The collection management process does not dramatically change
with echelon or operation (joint, combined, or interagency). Organization,
terminology, and tools may vary, but the steps stay the same.
The following covers considerations in applying the collection
management process at different echelons and during different
types of military operations.
Joint, Combined, and Interagency
Joint intelligence is rapidly
evolving into a "pull down" system . . . when the JTF
pulls, the strings reach to the top.
There is no standard collection management organization
at existing joint-level commands. There are CM&D sections
that perform the CRM and COM functions. This section often interfaces
with a Joint Reconnaissance Center (JRC) for the conduct of airborne
collection during operations other than war. Another approach
is the Collection Coordination Center (CCC), organized by intelligence
The JTF is the primary organization for joint operations,
especially during force projection. The JTF performs missions
of short duration with specific, limited objectives. The JTF draws
units from theater components and may receive out-of-theater augmentation
in terms of units, intelligence capabilities, and communications.
The collection management organization includes component
collection management sections, the JTF headquarters CM&D,
and JIC collection managers. Since the organization is not fixed,
but is tailored to each mission, collection managers must quickly
learn and become proficient at using the systems available to
JTF service component commanders employ forces to accomplish
operational tasks, including intelligence collection. There is
a tasking relationship, therefore, between the JTF CM&D and
The JTF also relies upon national collectors and production
agencies to fill intelligence gaps. The JTF sends collection requirements
and requests for intelligence to the JIC. If the JIC determines
that a new collection requirement is warranted, the collection
requirement goes to the National Military Joint Intelligence Center
(NMJIC) for resolution.
If a coalition or alliance enters into combined operations,
command and control may remain essentially national or it may
integrate. Either way, intelligence remains a national responsibility.
US units subordinated to a non-US headquarters may require augmentation
with translators and interpreters and "front end" terminals
(MITT, FAST-I) or complete processors (IPDS, EPDS) to ensure their
continued connectivity with US theater and national collection
Intelligence collection operations in a combined environment
are affected by the confusion factors of language, differing tasking
and request channels and formats, information classification and
releasibility concerns, and national sensitivities.
Collection managers must be familiar with allied and coalition
collection and communications systems and the tasking and request
channels they require. A proven technique is the use of intelligence
liaison personnel to formulate effective collection strategy and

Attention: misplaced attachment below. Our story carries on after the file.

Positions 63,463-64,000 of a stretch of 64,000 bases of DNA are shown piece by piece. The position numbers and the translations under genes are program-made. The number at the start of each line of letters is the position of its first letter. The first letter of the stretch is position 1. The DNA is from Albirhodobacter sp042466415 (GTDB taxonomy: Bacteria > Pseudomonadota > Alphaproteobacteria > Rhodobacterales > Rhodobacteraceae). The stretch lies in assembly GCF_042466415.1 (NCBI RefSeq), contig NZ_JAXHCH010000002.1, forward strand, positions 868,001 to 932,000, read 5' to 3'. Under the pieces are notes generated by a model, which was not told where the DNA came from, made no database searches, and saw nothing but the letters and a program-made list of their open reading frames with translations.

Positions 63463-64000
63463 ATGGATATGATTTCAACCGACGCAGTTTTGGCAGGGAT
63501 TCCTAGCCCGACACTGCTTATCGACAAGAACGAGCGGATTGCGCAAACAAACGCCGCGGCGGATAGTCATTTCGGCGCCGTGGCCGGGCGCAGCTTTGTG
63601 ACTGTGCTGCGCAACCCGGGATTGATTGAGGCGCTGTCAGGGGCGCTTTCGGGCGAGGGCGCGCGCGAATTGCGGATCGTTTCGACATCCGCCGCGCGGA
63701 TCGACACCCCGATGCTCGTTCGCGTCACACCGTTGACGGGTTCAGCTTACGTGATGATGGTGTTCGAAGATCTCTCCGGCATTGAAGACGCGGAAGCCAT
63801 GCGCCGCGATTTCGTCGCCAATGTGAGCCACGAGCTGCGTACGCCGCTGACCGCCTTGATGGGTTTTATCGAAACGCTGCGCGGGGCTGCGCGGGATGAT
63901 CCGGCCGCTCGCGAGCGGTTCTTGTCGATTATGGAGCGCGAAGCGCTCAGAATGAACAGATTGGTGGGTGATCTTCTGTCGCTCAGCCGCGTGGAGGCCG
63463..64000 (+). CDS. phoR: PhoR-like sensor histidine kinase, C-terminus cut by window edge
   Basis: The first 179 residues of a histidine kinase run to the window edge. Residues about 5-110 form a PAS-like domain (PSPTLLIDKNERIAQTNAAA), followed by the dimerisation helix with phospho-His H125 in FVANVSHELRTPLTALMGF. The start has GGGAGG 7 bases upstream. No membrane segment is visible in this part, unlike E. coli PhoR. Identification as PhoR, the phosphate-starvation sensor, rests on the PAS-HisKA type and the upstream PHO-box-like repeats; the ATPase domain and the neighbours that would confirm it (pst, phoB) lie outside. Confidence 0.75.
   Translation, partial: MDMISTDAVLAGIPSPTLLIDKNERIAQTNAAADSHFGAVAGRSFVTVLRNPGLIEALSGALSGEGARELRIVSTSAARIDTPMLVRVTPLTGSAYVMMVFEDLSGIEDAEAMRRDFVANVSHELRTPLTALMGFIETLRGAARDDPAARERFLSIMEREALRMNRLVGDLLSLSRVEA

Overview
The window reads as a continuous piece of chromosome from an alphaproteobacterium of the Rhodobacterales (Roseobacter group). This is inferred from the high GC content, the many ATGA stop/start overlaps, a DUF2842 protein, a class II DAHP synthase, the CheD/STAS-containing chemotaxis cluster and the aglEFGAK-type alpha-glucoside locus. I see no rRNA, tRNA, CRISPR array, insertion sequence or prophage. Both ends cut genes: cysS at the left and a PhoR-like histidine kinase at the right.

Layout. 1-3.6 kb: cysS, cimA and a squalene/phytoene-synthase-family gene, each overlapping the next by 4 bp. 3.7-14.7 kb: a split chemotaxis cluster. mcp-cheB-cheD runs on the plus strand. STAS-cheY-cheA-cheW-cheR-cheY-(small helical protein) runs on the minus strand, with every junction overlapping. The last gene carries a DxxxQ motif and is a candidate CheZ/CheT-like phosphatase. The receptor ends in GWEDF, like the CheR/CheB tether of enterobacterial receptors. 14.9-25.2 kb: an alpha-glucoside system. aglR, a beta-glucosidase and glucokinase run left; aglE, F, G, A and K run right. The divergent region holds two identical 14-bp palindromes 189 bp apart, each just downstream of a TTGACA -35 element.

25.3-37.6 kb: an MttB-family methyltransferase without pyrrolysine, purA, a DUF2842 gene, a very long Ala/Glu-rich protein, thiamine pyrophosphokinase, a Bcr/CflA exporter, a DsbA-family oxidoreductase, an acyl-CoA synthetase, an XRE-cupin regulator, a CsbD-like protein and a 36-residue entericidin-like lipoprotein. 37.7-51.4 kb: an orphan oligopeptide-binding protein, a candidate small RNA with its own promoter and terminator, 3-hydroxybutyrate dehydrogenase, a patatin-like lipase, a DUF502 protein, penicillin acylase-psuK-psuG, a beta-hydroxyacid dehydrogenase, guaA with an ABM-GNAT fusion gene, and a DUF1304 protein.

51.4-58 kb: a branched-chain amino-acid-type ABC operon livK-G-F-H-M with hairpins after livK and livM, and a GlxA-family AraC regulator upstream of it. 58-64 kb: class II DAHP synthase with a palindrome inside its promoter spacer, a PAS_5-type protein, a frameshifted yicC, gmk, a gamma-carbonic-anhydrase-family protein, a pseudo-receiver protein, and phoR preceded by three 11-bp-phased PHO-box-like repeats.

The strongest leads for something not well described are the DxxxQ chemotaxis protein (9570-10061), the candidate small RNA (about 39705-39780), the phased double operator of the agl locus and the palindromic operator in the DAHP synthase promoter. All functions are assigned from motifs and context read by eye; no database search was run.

facilitate rapid dissemination.
Another complication is the disparity in the collection
capabilities of the US and other nations. While other nations
often have greater HUMINT resources within a given region, there
usually exists a large technological disparity between US and
non-US collection capabilities. A combined unit commander must
establish a system that optimizes each nation's contributions
and provides all units a high quality intelligence picture.
US units subordinated to non-US headquarters may face
unique problems in disseminating intelligence. If a direct channel
is available to the next higher US headquarters, the tactical
US unit may have better and more current intelligence than its
controlling non-US headquarters. In that instance, liaison personnel
have a responsibility to disseminate intelligence both up and
down, while adhering to restrictions that deal with the release
of intelligence to other nationals.
The primary consideration from an organizational and leadership
standpoint is the absence of a formal command structure. Non-DOD
agencies often operate with management and direction vice command,
complicating any attempt at maintaining unity of effort. Each
- Will have its own collection management structure.
- May have been augmented with special collection assets.
- Will most likely enjoy exceptional access to national
An excellent example of a joint headquarters operating
in an interagency environment is US Southern Command (USSOUTHCOM).
The Drug Enforcement Administration (DEA), Central Intelligence
Agency (CIA), and a variety of economic development agencies exercise
non-DOD elements of national power throughout the region.
Interagency operations require a robust liaison environment
to make things work. Additionally, in the absence of command unity,
commanders and agency chiefs should establish formal agreements
to ensure all parties clearly understand their responsibilities
and relationships within the system.
In the collection management arena, formal agreements
should specify tasking and request relationships, timelines, and
formats. They should identify who, or which agency, has PIR and
collection plan approval authority. The responsibility for collection
platform readiness and scheduling and the elements of availability
should be clearly defined.
Collection Management at
The EAC MI brigade establishes support elements at the
corps Analysis and Control Company to effect the ISOS "push-pull"
concept. This organization is the Corps Military Intelligence
Support Element (CMISE).
The EAC structure also supports Theater Army collection
management with personnel from the echelon above corps intelligence
center (EACIC) of the MI brigade.
The EAC MI brigade provides Army all-source collection
capability at the theater level. Overt and controlled collection
HUMINT programs, SIGINT collection and analysis systems, measurement
and signature intelligence (MASINT) and technical intelligence
(TECHINT) teams, and a variety of IMINT collection and exploitation
systems form a formidable family of collectors. The brigade is
tailored to meet the intelligence needs of the theater and may
have organic tactical exploitation of national capabilities (TENCAP)
processors, airborne reconnaissance low (ARL), Joint STARS, TRACKWOLF,
and single source processing-SIGINT (SSP-S). The brigade may also
have access to automated collection management applications, including
Aside from the CMISE and theater staff augmentation, the
brigade performs the asset management function in response to
external tasking. The theater collection management organization
exercises tasking authority through the brigade S3.